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    London, UK (9th Oct 2014): The German National Match Racing Championship kicks off today at the Constance Yacht Club, Langenargen Germany. Nine of Germany’s best match racing teams will go head to head in the hope of gaining an invite to next year’s Alpari World Match Racing Tour Championship event, Match Race Germany. The German National Match Race Championships will be sailed in Blu26 boats with a 4 person crew on picturesque Lake Constance in Germany. Felix Oehmes, who is one of the best ranked sailors in Germany, has his eyes on winning this year’s event. Oehmes of Hamburg Match Race Team who sailed alongside Carsten Kemmling at Match Race Germany this year, has gained much match racing experience against top sailors from the Alpari Tour and will have a few tricks up his sleeves in the competition. However, more experienced match racers Lars Hueckstedt of Heizkörper Sailing Team and Adrian Maier-Ring, helmsman for Innotio Match Race Team will be among the other contenders looking for the win this weekend. The winner of Qualifying will proceed straight to the Semi Finals. The next 6 teams will compete in Quarter Final knockouts before advancing to Semi Finals and Finals which are scheduled for Saturday 11 October. German National Match Race Championships Felix Oehme-NRV Match Race TeamLars Hueckstaedt-Heizkörper Sailing TeamAdrian Maier-Ring-Innotio Match Race Team IFlorian Haufe-Haufe Racing TeamJens Hartwig-Hartwig Match TeamChi Trung Huynh-ASV Matchrace Team Mathias Rebholz-Team Up!Felix Schrimper-Innotio Match Race Team II Tino Ellegast-Team Ellegast

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    London, UK (20th June 2014): The Batavia Sailing Center today selected the Batavia Regatta, which will run over 23 - 24 August 2014 at the Bataviahaven of Lelystad, Holland, as the official Qualifying event for the Dutch Match Cup 2014. The Batavia Sailing Center is the organiser of the Dutch Match Cup the recently announced Stage of the Alpari World Match Racing Tour. For teams wishing to race in the Dutch Match Cup two Qualification places are available. Both the winner and the runner up of the Batavia Regatta will receive an invite to the Dutch Match Cup which will be held between 24-28 September this year. The Dutch Match Cup and the Batavia Regatta will be sailed in MaxFun 25 boats with the race area directly in front of the port of Bataviahaven, very close to the shore, offering fantastic opportunities for spectators to enjoy the action. The organization of the Dutch Match Cup has two further Wild Card invites which will be decided upon later in the year. Batavia Regatta The Batavia Regatta will be an ISAF Grade 3 match racing event. Further information about invites to the Batavia Regatta and the NoRcan be found at www.dutchmatchcup.nl/qualifier/jobtalk.jp http://www.budmag.ua http://www.progressive.uawww.dxtranse.com.ua/europosud.ua/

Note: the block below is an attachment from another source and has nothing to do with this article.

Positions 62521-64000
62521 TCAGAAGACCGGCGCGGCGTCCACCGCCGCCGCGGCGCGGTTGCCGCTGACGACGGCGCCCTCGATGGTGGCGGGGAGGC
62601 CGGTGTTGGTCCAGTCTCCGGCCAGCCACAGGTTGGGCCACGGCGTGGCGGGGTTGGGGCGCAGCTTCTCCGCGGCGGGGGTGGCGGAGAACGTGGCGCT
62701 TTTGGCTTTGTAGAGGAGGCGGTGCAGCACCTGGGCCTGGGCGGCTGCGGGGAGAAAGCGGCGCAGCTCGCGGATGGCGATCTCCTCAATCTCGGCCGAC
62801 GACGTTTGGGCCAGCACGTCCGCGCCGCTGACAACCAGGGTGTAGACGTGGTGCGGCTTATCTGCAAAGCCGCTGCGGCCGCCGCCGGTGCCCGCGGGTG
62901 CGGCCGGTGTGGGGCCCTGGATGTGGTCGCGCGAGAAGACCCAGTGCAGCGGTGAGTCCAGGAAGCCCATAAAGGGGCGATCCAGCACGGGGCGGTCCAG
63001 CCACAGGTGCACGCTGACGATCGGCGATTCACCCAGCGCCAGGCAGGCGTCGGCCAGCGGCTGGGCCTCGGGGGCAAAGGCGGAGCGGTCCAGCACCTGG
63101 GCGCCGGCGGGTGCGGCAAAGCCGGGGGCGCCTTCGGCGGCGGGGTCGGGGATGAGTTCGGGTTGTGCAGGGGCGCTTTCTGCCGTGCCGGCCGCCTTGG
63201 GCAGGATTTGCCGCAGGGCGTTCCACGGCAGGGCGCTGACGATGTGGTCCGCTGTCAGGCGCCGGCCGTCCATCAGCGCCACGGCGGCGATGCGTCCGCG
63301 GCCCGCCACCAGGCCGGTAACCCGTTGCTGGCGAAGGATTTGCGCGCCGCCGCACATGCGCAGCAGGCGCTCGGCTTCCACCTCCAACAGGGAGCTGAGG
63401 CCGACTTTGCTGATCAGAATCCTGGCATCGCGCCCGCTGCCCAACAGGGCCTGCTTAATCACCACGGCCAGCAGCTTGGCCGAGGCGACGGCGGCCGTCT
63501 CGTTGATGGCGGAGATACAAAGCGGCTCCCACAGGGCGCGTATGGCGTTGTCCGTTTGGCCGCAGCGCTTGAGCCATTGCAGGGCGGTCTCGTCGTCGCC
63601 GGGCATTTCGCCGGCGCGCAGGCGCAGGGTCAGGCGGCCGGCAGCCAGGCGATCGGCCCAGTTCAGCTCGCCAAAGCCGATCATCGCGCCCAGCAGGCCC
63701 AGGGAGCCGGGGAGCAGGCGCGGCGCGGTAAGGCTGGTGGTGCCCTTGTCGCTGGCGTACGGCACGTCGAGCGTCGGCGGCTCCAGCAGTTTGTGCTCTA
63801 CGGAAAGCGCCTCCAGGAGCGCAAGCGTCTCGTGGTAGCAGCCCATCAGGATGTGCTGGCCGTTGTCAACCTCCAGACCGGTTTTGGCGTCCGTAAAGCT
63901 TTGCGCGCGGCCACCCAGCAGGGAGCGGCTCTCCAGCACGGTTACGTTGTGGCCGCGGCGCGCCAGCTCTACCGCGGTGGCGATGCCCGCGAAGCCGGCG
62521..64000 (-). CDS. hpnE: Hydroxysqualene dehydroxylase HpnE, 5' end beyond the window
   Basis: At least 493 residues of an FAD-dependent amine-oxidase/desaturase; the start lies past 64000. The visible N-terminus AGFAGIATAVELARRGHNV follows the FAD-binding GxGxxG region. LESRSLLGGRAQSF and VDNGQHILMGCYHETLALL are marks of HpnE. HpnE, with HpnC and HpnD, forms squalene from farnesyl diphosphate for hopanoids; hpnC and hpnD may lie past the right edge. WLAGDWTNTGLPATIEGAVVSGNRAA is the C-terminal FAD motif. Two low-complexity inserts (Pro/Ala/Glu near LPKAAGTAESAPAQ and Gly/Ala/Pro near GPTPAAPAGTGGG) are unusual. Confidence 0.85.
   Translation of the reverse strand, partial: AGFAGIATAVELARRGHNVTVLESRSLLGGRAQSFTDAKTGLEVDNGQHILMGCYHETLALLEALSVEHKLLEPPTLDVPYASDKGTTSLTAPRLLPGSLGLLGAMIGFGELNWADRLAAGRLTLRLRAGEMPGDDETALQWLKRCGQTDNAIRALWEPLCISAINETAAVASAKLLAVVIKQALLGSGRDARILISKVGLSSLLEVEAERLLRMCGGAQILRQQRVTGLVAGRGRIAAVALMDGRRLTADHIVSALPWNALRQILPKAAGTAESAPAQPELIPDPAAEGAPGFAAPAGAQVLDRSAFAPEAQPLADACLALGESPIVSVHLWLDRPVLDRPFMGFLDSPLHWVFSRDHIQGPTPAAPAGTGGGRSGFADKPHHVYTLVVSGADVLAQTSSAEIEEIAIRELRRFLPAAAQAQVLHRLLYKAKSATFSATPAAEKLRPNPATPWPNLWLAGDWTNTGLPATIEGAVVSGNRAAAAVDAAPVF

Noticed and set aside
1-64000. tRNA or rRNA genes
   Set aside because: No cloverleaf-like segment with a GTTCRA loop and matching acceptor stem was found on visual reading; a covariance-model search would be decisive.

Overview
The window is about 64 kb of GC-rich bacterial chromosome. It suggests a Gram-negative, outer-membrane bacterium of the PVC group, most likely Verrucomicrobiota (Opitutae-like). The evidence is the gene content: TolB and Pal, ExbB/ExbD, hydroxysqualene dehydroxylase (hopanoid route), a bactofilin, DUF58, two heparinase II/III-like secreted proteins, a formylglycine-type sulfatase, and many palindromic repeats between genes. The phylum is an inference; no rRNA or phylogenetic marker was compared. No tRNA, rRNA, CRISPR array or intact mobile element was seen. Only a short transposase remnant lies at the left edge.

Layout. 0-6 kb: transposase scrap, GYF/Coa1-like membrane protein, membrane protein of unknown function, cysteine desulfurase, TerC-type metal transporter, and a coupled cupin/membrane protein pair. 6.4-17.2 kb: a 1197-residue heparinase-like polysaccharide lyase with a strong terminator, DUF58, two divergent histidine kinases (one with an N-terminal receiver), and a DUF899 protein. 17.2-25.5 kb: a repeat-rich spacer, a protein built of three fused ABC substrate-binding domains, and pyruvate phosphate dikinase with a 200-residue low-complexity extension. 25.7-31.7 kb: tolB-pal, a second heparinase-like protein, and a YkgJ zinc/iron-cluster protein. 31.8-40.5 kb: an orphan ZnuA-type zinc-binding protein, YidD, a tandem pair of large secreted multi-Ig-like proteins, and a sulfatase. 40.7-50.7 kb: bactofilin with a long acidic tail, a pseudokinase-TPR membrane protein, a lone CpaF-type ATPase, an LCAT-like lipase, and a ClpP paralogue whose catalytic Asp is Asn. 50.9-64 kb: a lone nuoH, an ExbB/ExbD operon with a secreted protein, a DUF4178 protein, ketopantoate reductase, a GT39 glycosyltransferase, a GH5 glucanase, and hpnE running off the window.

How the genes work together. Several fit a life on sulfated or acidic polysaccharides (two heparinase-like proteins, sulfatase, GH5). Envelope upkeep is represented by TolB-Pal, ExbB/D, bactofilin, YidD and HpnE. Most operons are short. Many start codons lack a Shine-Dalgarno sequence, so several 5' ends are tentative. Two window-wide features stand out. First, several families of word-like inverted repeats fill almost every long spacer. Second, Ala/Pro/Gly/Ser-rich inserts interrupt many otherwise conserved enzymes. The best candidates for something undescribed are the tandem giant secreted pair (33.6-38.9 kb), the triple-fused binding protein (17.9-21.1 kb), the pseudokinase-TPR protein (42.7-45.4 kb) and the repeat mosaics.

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FEATURED SKIPPER

Skipper - France

Mathieu Richard is back, setting himself as the one of the great challengers to win the championship this year. Sailing under his new team name, LunaJets, he is well known on the water and is no stranger to the Tour, finishing an agonising 2nd in 2007 and 2010, while he also took third place in 2008.  He has sailed with the same team since 2000 and relishes the challenge match racing ...

STRONG TRADITIONS

Old traditions but humble minds

It has taken many years for competitive sailing to capture the public imagination and it has taken a return to basic principles to make it happen. Right at the beginning of yacht racing, in the 17th century, races took place between two boats going down the river to the sea and back, and crowds lined the sides of the river to watch it happening. It was easy to understand, because the first one home won, it was exciting and it was a marvellous spectacle.

Over the years, as is so often the way with sport, the experts refined the rules, introduced handicaps and developed a language that ensured that only a rarefied breed of sailor – usually a member of an exclusive club – would understand what was going on and very often even he would not. The wider audience didn’